From the Publisher
"A compelling narrative...In a style that evokes Dian Fossey's Gorillas in the Mist, Turvey weaves natural history, ecology, and poltics into a tapestry that illustrates the pattern of human impact across the globe. Turvey provides a valuable resource for conservation and restoration professionals to debate very important issues for biodiversity." Journal of Environmental Quality
"A must-read perspective for those who think of conservation as a vigorous fight to save biodiversity rather than an academic discipline. Written from the point of view of a scientist actively involved in the fight to save the dolphin, the book seethes with personal anger while at the same time being highly scholarly."The Quarterly Review of Biology
"An eye-opening tale."Sierra Club
"This powerful book should be required reading for budding conservation biologists, both as a call to action and as a warning regarding the limits of what action can achieve, in the world that humanity is busily creating." Biological Conservation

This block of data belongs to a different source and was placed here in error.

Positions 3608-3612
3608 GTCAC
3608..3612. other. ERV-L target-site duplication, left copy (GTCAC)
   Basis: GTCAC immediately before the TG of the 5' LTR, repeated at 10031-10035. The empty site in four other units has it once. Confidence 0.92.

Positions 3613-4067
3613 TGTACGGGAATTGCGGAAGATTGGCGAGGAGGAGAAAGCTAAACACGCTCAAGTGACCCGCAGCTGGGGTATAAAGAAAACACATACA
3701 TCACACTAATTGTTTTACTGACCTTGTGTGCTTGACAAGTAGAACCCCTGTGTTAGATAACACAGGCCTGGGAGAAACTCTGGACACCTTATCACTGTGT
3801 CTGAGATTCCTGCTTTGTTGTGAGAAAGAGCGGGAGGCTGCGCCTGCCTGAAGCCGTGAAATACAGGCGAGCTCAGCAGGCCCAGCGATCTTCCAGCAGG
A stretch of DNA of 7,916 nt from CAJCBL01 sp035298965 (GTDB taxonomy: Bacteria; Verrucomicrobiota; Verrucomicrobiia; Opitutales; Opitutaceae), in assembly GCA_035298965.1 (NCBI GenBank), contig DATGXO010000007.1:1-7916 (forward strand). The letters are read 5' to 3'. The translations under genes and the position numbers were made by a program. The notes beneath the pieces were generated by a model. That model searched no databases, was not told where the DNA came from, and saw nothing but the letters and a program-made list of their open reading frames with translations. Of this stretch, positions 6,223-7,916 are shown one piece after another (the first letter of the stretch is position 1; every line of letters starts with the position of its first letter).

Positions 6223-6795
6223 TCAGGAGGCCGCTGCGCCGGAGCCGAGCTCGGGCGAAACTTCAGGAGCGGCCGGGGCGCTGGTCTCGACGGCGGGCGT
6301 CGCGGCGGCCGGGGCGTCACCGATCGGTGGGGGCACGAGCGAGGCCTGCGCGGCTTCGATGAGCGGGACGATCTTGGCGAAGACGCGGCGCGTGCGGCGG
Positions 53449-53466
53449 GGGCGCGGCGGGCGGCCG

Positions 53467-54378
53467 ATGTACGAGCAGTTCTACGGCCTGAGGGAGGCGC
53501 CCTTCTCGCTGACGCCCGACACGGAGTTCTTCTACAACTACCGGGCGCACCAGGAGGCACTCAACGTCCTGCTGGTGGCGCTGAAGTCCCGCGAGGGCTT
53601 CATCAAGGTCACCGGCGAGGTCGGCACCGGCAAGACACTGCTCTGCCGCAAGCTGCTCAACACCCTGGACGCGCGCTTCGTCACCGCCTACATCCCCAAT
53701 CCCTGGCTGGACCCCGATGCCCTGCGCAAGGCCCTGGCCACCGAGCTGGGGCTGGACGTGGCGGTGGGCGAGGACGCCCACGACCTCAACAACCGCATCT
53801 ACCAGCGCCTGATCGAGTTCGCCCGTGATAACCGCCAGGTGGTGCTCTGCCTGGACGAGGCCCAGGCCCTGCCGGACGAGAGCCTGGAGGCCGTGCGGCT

Turvey, a conservation biologist with the Zoological Society of London, was a researcher and lead author of the 2006 scientific report that found that the baiji-a pearly-white freshwater dolphin formerly endemic to China's Yangtze River-were probably extinct. This book chronicles the last-ditch efforts he and others took to save them. Industrialization in China has had incredible ecological costs; the Yangtze is not only a superhighway of ship traffic, but a receptacle for continuous discharges of raw sewage and toxic industrial effluents, and the baiji are just one of many species to suffer rapid declines (shad, sturgeon, paddlefish, aquatic birds). Among human inhabitants on the Yangtze basin, dysentery and intestinal cancers are already epidemic. Though grim, Turvey's work is also a primer on the science, politics and ethos of conservation, including case histories of successful recovery programs (e.g., the California Condor). Withering in his criticism of the Chinese bureaucracy, the rivalries between competing research institutes, the reluctance of outside scientists to become involved, and the frequently self-serving machinations of environmental activists, Turvey's book is a harsh cautionary tale that's honest and realistic about what's needed to save species facing extinction.
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